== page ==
37. ^ by John Lennon"Imagineジョン・レノン-リリース-ORICON STYLE-ミュージック "Highest position and charting weeks of .  
  38. ^ "Lennon's Last Piano for Sale, Bo Diddley's Better, McCartney on Home Shopping Network". Rolling Stone. 30 May 2007. Retrieved 25 February 2010. 
  39. ^ Blaney 2005, pp. 82–90
  40. ^ "Interview with John Tout, May 1998". 
  41. ^ a b  
  42. ^ "Top Albums/CDs – Volume 16, No. 12, November 06 1971".  
  43. ^ "dutchcharts.nl John Lennon – Imagine". Hung Medien, dutchcharts.nl (in Dutch).  
  44. ^ a-ビートルズ "– Yamachan Land (Archives of the Japanese record charts) – Albums Chart Daijiten – The Beatles" (in Japanese). 30 December 2007. Retrieved 14 September 2011. 
  45. ^ "norwegiancharts.com John Lennon – Imagine". Retrieved 12 September 2011. 
  46. ^ "Chart Stats – John Lennon – Imagine".  
  47. ^ "allmusic ((( Imagine > Charts & Awards > Billboard Albums )))". allmusic.com. Retrieved 3 October 2011. 
  48. ^ "Album Search: John Lennon" (in German). Media Control. Retrieved 3 October 2011. 
  49. ^ "Dutch charts jaaroverzichten 1971" (ASP) (in Dutch). Retrieved 2 April 2014. 
  50. ^ "Dutch charts jaaroverzichten 1972" (ASP) (in Dutch). Retrieved 2 April 2014. 
  51. ^ 図15-2 1972~1973年度 LPランキング上位20 "Page 15/24 – 20 Top-selling LPs on the Japanese Oricon Chart 1972~73" (PDF) (in Japanese). Oricon. Retrieved 4 October 2011. 
  52. ^ "Dutch charts jaaroverzichten 1981" (ASP) (in Dutch). Retrieved 2 April 2014. 
  53. ^ "Complete UK Year-End Album Charts". Retrieved 4 October 2011. 
  54. ^ "British album certifications – John Lennon – Imagine".   Enter Imagine in the field Keywords. Select Title in the field Search by. Select album in the field By Format. Select Gold in the field By Award. Click Search
  55. ^ "American album certifications – John Lennon – Imagine".   If necessary, click Advanced, then click Format, then select Album, then click SEARCH
Citations
  1. ^ UK EMI JLB8[32]
  2. ^ Side one: "Baby Please Don't Go" (Walter Ward), "Imagine", "How Do You Sleep?". Side two: "Jealous Guy", "Oh My Love" (Lennon−Ono), "I Don't Wanna Be a Soldier".
Footnotes

References

Region Certification
United Kingdom (BPI)[54] Gold
United States (RIAA)[55] 2× Platinum

Certifications

Charts

Personnel per Blaney.[39]

Personnel

  1. "Gimme Some Truth" – 3:16
  2. "Oh My Love" – 2:50
  3. "How Do You Sleep?" – 5:36
  4. "How?" – 3:43
  5. "Oh Yoko!" – 4:20
Side two
  1. "Imagine" – 3:01
  2. "Crippled Inside" – 3:47
  3. "Jealous Guy" – 4:14
  4. "It's So Hard" – 2:25
  5. "I Don't Wanna Be a Soldier" – 6:05
Side one

All songs written by John Lennon, except "Oh My Love" by Lennon and Yoko Ono.

Track listing

After Lennon's death, Imagine, along with seven other Lennon albums, was reissued by EMI as part of a box set, which was released in the UK on 15 June 1981.[nb 1][32] Like its title track, Lennon's Imagine became a posthumous hit worldwide after his death in December 1980. The album re-entered the charts during 1981, peaking at number 3 in Norway,[33] 5 in the United Kingdom,[34] 34 in Sweden,[35] and 63 in the United States.[36] In 2000, Yoko Ono supervised the remixing of Imagine for its remastered reissue. In February 2000, the remastered and remixed edition reached number 11 on the Japanese chart.[37] It was reissued in 2003 by Mobile Fidelity Sound Lab on gold CD and on 180 gram half-speed mastered vinyl. The Record Plant piano on which Lennon re-recorded some of the album's keyboard parts was sold at auction in 2007.[38] In October 2010, another remastered version of the album was released, and the album re-entered the Billboard Top 200 at number 88. On 23 November 2010, Imagine became available on the Rock Band 3 video game, exploiting the music game's use of a keyboard. On Record Store Day 2011, in honour of the album's 40th anniversary, it was re-released on 180gram vinyl with an additional 12" white vinyl record entitled Imagine Sessions, featuring tracks taken from the John Lennon Anthology. In January 2014, the album was released by Universal Music on the High Fidelity Pure Audio Blu-ray format, featuring PCM, DTS HD and Dolby Tru HD audio tracks, based on the 2010 remaster.[nb 2]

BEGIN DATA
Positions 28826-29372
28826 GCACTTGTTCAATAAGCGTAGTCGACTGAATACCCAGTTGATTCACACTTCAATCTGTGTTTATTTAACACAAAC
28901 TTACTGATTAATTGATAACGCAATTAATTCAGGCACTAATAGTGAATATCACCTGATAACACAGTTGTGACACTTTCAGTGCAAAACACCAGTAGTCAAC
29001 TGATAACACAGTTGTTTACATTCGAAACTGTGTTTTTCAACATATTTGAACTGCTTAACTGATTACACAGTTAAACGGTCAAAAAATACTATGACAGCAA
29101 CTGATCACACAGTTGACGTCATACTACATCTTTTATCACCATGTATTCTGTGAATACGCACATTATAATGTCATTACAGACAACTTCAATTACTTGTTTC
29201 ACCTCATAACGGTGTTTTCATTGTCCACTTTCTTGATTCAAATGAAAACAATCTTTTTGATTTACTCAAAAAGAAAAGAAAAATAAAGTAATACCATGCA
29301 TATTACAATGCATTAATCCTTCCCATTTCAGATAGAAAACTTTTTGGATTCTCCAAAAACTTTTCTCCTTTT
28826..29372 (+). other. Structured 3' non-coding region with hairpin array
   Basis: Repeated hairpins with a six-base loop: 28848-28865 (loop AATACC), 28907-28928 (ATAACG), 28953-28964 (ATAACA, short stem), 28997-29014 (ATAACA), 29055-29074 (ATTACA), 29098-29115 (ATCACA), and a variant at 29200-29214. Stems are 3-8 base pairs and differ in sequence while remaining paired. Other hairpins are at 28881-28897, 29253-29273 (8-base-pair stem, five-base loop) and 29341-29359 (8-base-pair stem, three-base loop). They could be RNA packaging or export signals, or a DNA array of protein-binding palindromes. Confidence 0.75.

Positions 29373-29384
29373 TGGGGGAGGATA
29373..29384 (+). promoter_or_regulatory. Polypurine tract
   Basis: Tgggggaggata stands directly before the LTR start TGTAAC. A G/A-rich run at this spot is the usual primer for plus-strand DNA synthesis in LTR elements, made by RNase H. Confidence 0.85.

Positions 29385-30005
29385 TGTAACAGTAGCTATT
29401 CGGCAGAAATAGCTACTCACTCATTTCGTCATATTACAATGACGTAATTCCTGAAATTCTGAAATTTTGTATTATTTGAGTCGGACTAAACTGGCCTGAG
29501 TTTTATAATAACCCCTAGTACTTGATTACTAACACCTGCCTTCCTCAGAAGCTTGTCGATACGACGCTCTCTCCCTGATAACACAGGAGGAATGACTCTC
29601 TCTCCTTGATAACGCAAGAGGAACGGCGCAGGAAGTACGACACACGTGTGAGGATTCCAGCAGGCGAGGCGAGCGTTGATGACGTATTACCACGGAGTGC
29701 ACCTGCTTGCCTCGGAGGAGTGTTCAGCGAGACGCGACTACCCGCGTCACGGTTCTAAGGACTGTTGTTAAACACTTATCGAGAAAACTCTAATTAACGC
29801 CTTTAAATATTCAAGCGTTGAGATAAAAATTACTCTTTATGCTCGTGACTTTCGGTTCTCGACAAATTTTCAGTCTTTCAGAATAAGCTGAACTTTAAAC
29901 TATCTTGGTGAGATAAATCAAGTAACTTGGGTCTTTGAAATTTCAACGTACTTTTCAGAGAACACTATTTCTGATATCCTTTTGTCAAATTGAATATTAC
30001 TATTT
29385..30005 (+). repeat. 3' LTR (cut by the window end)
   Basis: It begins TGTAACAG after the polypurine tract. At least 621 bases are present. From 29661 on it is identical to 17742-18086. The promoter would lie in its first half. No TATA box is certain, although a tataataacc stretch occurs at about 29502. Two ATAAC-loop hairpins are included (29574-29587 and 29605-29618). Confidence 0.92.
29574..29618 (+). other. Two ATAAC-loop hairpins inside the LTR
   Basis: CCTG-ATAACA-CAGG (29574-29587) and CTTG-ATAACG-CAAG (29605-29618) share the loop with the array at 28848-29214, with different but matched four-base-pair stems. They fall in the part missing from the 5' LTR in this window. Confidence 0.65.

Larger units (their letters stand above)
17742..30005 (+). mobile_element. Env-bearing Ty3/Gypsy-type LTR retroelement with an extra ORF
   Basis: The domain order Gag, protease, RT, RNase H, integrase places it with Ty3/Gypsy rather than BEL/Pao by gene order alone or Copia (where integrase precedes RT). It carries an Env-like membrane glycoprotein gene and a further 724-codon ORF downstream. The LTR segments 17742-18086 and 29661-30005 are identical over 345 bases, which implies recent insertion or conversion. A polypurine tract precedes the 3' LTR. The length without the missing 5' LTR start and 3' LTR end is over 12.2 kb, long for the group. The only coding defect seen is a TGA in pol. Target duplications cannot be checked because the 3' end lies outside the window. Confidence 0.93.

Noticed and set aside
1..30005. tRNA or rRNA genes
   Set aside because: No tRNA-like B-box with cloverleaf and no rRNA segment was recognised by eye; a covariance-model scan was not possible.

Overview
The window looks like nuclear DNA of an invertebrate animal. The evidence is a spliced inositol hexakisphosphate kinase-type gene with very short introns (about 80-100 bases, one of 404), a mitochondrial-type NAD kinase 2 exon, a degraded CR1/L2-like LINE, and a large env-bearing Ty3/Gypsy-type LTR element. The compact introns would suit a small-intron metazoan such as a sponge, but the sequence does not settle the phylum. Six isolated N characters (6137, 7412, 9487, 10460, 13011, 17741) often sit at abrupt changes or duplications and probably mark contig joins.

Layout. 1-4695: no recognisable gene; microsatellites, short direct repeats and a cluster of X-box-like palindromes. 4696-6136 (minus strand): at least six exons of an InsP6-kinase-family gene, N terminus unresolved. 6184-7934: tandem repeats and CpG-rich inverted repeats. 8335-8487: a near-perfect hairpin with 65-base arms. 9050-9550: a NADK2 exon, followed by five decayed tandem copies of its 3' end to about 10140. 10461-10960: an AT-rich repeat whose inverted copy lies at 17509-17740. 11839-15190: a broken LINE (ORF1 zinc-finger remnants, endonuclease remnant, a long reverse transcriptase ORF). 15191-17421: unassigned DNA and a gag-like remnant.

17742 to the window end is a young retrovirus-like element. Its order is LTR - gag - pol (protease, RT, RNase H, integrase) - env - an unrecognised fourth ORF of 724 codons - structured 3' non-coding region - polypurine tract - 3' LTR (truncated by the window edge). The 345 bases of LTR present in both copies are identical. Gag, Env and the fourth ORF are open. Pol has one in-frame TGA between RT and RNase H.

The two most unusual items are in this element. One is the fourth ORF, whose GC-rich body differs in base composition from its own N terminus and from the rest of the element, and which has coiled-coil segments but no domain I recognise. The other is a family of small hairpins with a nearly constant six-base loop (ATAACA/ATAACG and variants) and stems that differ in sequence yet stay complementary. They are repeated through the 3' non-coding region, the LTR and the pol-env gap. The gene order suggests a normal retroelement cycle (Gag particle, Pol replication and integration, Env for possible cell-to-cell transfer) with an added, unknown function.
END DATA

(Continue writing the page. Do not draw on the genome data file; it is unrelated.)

Lennon would later express his displeasure with the more commercial sound of the album, even going so far as to say that the title track was "an anti-religious, anti-nationalistic, anti-conventional, anti-capitalistic song, but because it's sugar-coated, it's accepted."[30] In a November 1971 interview for Melody Maker, McCartney spoke positively of Imagine, considering it to be less political than Lennon's previous solo albums. In a subsequent edition of the same publication, Lennon rebuked his former bandmate, saying, "So you think 'Imagine' ain't political? It's 'Working Class Hero' with sugar on it for conservatives like yourself!!" and likened McCartney's politics to those of the staunchly traditional Mary Whitehouse.[31] Imagine was voted as Radio Luxembourg's "Album of the Year" on 24 December 1971.[3]

Legacy

In 1972, Lennon and Ono released an 81-minute [29] on TV on 23 December 1972.[3]

Promotional film

Upon the album's release, Rolling Stone reported that "it contains a substantial portion of good music" but, regarding the album's predecessor as superior, warned of the possibility that "his posturings will soon seem not merely dull but irrelevant".[28] In 2012, Imagine was voted 80th on Rolling Stone magazine's list of the "500 Greatest Albums of All Time".[2]